Some big businesses like the EU because they want to deal with one central regulatory body. Big companies can lobby for the kind of regulation that gives them advantage over their smaller competitors. Some big companies benefit from endless waves of cheap migrant labour permitted by open borders. Wages are kept low. Unions are powerless because their members are simply replaced.
Other big businesses want Britain to leave the EU. For example Peter Hargreaves co-founder of FTSE 100 company Hargreaves Lansdown. Writing in the Daily Mail on 25th February 2016 Mr. Hargreaves said, “(EU) red tape and regulations have stifled enterprise in the UK, not helped.” And that Britain should be, “forging trading links with nations that have fast growth rates and dynamic economies. While we are in the EU we must wait on unmotivated, overpaid Eurocrats”. He concluded by hoping that the electorate would, “decide to leave this disastrous and stifling union”. [xv]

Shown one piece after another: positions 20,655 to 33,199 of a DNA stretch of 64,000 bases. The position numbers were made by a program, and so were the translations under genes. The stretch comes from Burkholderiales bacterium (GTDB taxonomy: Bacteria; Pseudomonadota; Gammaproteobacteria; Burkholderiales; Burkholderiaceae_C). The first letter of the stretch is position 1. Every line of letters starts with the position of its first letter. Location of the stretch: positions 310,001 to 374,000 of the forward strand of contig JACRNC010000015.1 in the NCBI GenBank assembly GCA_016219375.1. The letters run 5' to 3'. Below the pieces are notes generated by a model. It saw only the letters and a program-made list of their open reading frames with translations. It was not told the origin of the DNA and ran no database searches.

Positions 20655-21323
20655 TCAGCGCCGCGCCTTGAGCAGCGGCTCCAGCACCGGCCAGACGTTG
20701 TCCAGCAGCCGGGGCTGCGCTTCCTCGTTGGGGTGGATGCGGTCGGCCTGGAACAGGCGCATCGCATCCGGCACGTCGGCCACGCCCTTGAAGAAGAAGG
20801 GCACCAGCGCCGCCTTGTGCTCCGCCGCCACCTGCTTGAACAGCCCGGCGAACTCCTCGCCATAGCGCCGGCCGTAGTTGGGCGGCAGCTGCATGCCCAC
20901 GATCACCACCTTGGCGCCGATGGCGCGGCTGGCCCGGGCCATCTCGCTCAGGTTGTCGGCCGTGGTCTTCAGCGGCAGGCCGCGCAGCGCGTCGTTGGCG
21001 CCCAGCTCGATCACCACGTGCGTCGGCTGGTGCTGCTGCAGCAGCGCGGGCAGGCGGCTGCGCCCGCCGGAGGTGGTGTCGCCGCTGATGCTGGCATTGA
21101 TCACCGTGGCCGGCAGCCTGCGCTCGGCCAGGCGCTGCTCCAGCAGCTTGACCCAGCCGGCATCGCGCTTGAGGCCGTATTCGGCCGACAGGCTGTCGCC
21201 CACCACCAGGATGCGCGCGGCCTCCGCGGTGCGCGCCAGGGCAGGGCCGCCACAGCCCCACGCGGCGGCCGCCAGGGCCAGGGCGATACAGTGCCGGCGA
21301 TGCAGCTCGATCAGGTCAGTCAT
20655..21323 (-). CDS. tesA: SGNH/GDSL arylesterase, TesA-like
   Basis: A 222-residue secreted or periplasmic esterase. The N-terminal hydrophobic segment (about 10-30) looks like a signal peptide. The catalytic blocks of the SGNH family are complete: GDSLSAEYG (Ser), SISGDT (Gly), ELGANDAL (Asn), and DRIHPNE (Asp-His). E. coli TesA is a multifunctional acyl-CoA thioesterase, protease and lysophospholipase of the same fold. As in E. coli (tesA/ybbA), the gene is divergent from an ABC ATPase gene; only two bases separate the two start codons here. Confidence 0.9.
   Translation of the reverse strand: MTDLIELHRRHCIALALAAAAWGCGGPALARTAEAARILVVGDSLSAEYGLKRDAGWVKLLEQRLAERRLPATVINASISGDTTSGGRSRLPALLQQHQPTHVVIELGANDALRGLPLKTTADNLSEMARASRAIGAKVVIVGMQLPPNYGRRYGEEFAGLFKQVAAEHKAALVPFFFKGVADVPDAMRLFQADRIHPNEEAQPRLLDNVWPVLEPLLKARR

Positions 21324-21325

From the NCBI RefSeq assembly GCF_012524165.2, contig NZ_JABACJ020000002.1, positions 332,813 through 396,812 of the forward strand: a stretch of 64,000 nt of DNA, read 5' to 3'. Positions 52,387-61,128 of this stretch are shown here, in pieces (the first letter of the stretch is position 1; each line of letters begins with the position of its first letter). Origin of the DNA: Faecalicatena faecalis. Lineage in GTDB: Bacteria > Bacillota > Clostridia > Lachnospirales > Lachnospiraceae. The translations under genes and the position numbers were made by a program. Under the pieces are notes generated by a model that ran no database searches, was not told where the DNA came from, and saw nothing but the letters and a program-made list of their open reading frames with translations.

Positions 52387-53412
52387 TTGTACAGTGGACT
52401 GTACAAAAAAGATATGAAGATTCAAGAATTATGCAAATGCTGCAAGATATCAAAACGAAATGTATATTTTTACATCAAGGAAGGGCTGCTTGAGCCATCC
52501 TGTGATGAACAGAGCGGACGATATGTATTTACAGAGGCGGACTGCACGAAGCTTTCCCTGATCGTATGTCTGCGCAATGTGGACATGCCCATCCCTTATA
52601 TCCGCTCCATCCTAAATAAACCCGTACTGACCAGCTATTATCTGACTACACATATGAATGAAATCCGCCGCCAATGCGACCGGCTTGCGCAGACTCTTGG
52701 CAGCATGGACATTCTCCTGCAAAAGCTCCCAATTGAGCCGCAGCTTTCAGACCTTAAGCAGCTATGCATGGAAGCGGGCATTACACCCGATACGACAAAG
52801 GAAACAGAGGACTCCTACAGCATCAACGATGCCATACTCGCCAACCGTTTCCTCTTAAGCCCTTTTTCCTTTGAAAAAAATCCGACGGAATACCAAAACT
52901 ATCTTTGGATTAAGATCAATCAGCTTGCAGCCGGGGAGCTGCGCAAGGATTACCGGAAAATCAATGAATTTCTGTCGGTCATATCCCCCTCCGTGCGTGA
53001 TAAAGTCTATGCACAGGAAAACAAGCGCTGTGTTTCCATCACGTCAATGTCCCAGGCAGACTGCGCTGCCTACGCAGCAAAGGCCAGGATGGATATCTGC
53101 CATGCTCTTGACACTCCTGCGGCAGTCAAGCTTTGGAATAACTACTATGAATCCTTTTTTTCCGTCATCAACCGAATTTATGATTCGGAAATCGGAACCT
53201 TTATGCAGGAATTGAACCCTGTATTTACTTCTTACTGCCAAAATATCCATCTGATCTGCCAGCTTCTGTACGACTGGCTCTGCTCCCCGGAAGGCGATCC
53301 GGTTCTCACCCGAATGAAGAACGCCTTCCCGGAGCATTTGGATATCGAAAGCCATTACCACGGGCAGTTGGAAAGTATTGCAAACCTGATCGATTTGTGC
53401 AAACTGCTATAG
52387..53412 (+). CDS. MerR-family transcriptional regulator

Small and Medium Sized Businesses (SMEs) are even less enthusiastic about the EU. 200 bosses of SMEs signed a letter calling for Britain to leave the EU because of a “constant diet of unnecessary regulations” from Brussels that raise costs, cut profits and force up prices. The letter concluded that, “We believe that our economy can do better without being held back by the EU, thus we should vote to leave”.
The establishment is desperate to stifle any dissent – in March the British Chamber of Commerce’s Director General John Longworth was forced to resign for stating his personal opinion that we should leave. No one has so far been forced out of a job for saying we should say in.
Some say that if we leave the EU we would be like Norway and Switzerland who have to obey most EU laws, pay a contribution to the EU budget, and have open borders. Is this true?
No. When Britain leaves the EU it is not obliged to follow the so-called ‘Norwegian’ or ‘Swiss’ models. The Norwegians chose to be members of the European Economic Area [xvii], and Switzerland had agreed over 100 bilateral treaties which mean adopting most EU law without being members of the EEA or the EU.